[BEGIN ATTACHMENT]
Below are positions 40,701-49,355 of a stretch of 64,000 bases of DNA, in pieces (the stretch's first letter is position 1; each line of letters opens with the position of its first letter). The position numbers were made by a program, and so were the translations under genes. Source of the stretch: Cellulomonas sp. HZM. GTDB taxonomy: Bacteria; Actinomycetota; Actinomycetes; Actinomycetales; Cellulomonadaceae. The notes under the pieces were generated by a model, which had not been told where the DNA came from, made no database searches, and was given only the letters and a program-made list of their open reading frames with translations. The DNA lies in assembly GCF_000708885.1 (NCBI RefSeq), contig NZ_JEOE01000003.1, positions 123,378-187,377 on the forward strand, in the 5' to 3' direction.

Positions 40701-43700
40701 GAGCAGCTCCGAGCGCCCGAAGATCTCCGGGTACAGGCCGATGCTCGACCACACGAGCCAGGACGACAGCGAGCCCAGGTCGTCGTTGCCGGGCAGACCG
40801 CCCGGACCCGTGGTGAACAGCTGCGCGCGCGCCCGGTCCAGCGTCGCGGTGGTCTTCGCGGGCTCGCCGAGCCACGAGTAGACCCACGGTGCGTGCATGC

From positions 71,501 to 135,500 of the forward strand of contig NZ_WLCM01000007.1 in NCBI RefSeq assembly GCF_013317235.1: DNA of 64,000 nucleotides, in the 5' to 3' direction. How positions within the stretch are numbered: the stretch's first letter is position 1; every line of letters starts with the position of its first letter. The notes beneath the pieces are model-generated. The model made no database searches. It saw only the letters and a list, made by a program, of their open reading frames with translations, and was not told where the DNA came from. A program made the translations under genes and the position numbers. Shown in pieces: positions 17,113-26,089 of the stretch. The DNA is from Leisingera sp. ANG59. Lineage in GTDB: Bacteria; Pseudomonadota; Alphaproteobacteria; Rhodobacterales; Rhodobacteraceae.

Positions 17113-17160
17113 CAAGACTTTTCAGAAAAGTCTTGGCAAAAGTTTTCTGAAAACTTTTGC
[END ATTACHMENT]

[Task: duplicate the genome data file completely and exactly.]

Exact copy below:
Below are positions 40,701-49,355 of a stretch of 64,000 bases of DNA, in pieces (the stretch's first letter is position 1; each line of letters opens with the position of its first letter). The position numbers were made by a program, and so were the translations under genes. Source of the stretch: Cellulomonas sp. HZM. GTDB taxonomy: Bacteria; Actinomycetota; Actinomycetes; Actinomycetales; Cellulomonadaceae. The notes under the pieces were generated by a model, which had not been told where the DNA came from, made no database searches, and was given only the letters and a program-made list of their open reading frames with translations. The DNA lies in assembly GCF_000708885.1 (NCBI RefSeq), contig NZ_JEOE01000003.1, positions 123,378-187,377 on the forward strand, in the 5' to 3' direction.

Positions 40701-43700
40701 GAGCAGCTCCGAGCGCCCGAAGATCTCCGGGTACAGGCCGATGCTCGACCACACGAGCCAGGACGACAGCGAGCCCAGGTCGTCGTTGCCGGGCAGACCG
40801 CCCGGACCCGTGGTGAACAGCTGCGCGCGCGCCCGGTCCAGCGTCGCGGTGGTCTTCGCGGGCTCGCCGAGCCACGAGTAGACCCACGGTGCGTGCATGC

From positions 71,501 to 135,500 of the forward strand of contig NZ_WLCM01000007.1 in NCBI RefSeq assembly GCF_013317235.1: DNA of 64,000 nucleotides, in the 5' to 3' direction. How positions within the stretch are numbered: the stretch's first letter is position 1; every line of letters starts with the position of its first letter. The notes beneath the pieces are model-generated. The model made no database searches. It saw only the letters and a list, made by a program, of their open reading frames with translations, and was not told where the DNA came from. A program made the translations under genes and the position numbers. Shown in pieces: positions 17,113-26,089 of the stretch. The DNA is from Leisingera sp. ANG59. Lineage in GTDB: Bacteria; Pseudomonadota; Alphaproteobacteria; Rhodobacterales; Rhodobacteraceae.

Positions 17113-17160
17113 CAAGACTTTTCAGAAAAGTCTTGGCAAAAGTTTTCTGAAAACTTTTGC